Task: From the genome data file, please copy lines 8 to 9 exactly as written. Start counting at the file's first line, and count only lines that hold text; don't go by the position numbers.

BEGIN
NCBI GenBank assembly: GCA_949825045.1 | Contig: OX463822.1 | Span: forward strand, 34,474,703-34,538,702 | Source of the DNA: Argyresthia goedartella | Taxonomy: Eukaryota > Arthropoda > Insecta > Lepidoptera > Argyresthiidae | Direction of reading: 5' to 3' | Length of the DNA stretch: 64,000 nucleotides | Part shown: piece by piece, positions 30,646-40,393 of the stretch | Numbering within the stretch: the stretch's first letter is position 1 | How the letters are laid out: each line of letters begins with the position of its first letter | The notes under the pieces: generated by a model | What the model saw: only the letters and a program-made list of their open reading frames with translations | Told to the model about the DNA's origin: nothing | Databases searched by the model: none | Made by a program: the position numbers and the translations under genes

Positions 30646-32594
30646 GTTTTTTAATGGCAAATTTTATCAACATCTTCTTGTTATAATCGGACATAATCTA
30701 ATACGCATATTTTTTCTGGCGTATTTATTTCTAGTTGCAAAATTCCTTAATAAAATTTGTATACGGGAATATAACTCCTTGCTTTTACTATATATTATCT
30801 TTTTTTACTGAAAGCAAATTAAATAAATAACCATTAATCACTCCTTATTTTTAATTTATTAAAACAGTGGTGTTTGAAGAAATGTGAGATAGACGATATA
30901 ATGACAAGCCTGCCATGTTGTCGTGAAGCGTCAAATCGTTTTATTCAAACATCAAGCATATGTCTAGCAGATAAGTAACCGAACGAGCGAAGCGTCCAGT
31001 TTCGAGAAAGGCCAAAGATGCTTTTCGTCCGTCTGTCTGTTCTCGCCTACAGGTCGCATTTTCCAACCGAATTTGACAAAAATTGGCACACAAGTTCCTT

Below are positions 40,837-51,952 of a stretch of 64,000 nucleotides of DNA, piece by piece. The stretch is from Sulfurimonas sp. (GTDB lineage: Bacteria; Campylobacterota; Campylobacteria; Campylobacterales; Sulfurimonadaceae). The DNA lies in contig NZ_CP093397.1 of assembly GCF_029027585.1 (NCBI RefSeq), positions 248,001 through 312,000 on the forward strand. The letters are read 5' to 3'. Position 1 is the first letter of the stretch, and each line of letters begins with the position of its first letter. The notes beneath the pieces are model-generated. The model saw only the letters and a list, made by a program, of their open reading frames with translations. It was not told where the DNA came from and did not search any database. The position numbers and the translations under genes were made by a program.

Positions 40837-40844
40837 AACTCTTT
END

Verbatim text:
Below are positions 40,837-51,952 of a stretch of 64,000 nucleotides of DNA, piece by piece. The stretch is from Sulfurimonas sp. (GTDB lineage: Bacteria; Campylobacterota; Campylobacteria; Campylobacterales; Sulfurimonadaceae). The DNA lies in contig NZ_CP093397.1 of assembly GCF_029027585.1 (NCBI RefSeq), positions 248,001 through 312,000 on the forward strand. The letters are read 5' to 3'. Position 1 is the first letter of the stretch, and each line of letters begins with the position of its first letter. The notes beneath the pieces are model-generated. The model saw only the letters and a list, made by a program, of their open reading frames with translations. It was not told where the DNA came from and did not search any database. The position numbers and the translations under genes were made by a program.

Positions 40837-40844